Only a quarter (28%) of over-65s surveyed had talked to their children about inheritance.
And only a third (36%) had discussed wealth plans with their partner, according to the Saltus Wealth Index.
However, two in five (38%) had discussed plans for passing on their wealth with a financial adviser.
Most respondents (91%) had made some plans for passing on their wealth, although only 45% had made a will.
Mike Stimpson, partner at Saltus, said: “While it is encouraging to see that most people have at least made some plans for passing on their wealth, a surprisingly large minority have not discussed it with their children.
“It is not uncommon for clients to say they don’t want their partner to know the extent of their wealth, however, where possible it is advisable for clients to be open and honest with their family – particularly partners – in order to make the most of tax breaks available.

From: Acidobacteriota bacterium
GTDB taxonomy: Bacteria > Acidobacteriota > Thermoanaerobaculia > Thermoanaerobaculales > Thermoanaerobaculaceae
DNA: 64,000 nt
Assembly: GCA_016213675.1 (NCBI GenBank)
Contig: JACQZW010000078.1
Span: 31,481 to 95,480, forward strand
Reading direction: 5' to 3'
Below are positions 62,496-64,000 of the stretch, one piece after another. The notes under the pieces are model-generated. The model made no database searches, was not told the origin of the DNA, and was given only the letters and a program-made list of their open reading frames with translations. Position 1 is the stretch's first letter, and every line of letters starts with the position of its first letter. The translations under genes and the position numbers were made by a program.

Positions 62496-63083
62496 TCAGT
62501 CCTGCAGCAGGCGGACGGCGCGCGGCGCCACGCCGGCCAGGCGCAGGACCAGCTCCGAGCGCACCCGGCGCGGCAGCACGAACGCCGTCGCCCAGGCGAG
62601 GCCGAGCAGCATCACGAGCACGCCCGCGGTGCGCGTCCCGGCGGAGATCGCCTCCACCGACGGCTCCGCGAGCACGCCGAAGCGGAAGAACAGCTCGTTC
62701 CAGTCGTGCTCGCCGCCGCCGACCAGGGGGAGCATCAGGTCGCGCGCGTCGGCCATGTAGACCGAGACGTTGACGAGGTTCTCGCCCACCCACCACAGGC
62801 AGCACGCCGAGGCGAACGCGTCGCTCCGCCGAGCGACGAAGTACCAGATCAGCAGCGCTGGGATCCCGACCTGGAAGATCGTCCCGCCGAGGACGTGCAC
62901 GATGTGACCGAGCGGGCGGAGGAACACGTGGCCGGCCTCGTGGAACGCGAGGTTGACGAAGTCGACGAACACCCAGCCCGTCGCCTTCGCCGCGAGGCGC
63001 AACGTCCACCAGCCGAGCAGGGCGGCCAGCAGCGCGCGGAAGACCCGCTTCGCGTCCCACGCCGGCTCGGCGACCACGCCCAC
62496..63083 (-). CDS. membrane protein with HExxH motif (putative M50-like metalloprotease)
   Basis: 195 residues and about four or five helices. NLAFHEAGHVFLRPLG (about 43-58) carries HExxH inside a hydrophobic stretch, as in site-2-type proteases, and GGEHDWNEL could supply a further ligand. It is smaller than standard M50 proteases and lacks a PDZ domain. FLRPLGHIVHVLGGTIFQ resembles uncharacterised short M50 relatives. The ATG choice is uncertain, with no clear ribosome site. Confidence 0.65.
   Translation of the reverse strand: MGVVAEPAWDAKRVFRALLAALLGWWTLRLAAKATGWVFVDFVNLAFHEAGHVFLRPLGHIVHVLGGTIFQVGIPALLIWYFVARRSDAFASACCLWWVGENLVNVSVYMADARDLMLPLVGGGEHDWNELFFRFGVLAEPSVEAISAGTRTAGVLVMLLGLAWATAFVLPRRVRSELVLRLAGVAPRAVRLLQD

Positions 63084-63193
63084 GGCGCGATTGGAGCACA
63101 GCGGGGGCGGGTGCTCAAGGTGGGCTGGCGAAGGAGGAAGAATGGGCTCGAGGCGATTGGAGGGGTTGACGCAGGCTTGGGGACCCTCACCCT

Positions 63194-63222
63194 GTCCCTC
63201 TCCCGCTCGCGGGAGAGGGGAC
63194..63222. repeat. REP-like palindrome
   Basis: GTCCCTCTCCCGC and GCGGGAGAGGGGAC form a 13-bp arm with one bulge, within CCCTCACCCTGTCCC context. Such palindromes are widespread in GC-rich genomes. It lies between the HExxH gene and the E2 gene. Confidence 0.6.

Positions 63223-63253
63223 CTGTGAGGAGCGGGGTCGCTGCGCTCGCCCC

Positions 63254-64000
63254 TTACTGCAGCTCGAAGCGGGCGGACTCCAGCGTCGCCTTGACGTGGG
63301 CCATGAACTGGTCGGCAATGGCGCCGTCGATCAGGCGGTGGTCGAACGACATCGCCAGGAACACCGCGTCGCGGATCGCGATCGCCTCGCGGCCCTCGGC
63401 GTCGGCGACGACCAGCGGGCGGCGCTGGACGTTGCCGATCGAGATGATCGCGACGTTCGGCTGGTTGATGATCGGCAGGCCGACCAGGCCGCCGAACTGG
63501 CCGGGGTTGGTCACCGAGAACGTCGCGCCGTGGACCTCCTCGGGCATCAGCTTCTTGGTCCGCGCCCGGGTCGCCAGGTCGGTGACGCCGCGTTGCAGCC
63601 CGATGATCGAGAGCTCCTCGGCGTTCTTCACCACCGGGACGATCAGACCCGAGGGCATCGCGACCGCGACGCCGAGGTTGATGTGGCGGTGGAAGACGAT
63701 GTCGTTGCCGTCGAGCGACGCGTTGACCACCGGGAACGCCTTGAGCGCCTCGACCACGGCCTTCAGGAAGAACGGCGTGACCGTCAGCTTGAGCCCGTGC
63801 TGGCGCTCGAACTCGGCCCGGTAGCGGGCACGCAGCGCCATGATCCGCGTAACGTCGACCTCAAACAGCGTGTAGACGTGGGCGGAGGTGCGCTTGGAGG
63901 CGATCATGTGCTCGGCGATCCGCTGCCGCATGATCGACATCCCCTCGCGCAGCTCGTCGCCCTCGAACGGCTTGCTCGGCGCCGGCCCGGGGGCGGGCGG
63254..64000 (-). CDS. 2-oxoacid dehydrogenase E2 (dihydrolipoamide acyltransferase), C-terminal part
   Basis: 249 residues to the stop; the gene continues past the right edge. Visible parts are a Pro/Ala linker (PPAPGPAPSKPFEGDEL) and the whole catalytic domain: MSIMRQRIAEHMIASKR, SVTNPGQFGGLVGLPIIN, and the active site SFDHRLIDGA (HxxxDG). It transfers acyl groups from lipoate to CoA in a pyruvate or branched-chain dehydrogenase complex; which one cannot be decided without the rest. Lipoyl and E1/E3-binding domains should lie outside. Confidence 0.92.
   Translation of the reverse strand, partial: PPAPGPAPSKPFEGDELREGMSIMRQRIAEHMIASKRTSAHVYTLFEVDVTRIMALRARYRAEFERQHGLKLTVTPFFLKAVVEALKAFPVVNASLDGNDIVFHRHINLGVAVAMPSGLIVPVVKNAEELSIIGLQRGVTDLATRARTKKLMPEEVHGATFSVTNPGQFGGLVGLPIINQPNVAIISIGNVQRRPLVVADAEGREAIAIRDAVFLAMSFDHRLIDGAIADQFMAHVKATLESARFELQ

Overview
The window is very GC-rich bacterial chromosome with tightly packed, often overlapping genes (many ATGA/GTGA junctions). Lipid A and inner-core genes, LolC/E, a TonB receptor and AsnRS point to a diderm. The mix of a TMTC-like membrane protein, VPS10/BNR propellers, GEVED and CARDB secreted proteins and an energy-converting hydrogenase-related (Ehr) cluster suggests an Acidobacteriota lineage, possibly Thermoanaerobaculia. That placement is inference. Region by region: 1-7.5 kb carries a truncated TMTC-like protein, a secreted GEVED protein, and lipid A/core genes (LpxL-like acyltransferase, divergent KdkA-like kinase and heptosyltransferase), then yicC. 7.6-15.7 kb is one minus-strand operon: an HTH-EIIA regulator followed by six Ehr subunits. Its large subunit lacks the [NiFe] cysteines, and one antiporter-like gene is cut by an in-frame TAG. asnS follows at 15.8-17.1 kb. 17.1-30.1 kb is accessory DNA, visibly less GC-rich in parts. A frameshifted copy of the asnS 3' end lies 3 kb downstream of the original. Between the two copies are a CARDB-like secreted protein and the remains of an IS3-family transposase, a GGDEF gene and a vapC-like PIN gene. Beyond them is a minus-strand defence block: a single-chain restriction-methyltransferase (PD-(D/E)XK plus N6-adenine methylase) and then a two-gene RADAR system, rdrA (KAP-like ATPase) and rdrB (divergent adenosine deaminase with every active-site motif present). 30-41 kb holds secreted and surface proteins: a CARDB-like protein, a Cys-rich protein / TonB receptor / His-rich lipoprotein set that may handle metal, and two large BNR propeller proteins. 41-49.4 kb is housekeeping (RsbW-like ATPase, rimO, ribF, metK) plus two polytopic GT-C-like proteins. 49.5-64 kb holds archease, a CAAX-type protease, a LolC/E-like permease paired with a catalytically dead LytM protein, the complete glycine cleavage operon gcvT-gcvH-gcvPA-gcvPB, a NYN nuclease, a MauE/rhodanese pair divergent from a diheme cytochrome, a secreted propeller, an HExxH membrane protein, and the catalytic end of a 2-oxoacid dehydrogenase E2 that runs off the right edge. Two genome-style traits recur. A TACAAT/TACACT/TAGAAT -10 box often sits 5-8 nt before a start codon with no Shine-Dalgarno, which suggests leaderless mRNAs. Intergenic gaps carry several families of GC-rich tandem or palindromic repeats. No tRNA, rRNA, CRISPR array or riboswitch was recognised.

"Those determined to keep their wealth from their families should certainly consider seeking professional advice.”
The Saltus Wealth Index surveyed over 1,000 investors in the UK with assets over £250,000.
Financial Planners should build in compulsory ‘family updates’ from clients at each review meeting to kickstart the conversation on inter-generational wealth transfer, a leading Chartered Financial Planner told Financial Planning Today in September.
More than 11.6m people have received an inheritance in the past 10 years, with 47 the average age at which people receive a windfall, according to research by retirement specialist Key earlier this year.
Parents were most likely to leave the biggest inheritance with an average sum left of £65,600 while grandparents on average left £24,200, the study found.
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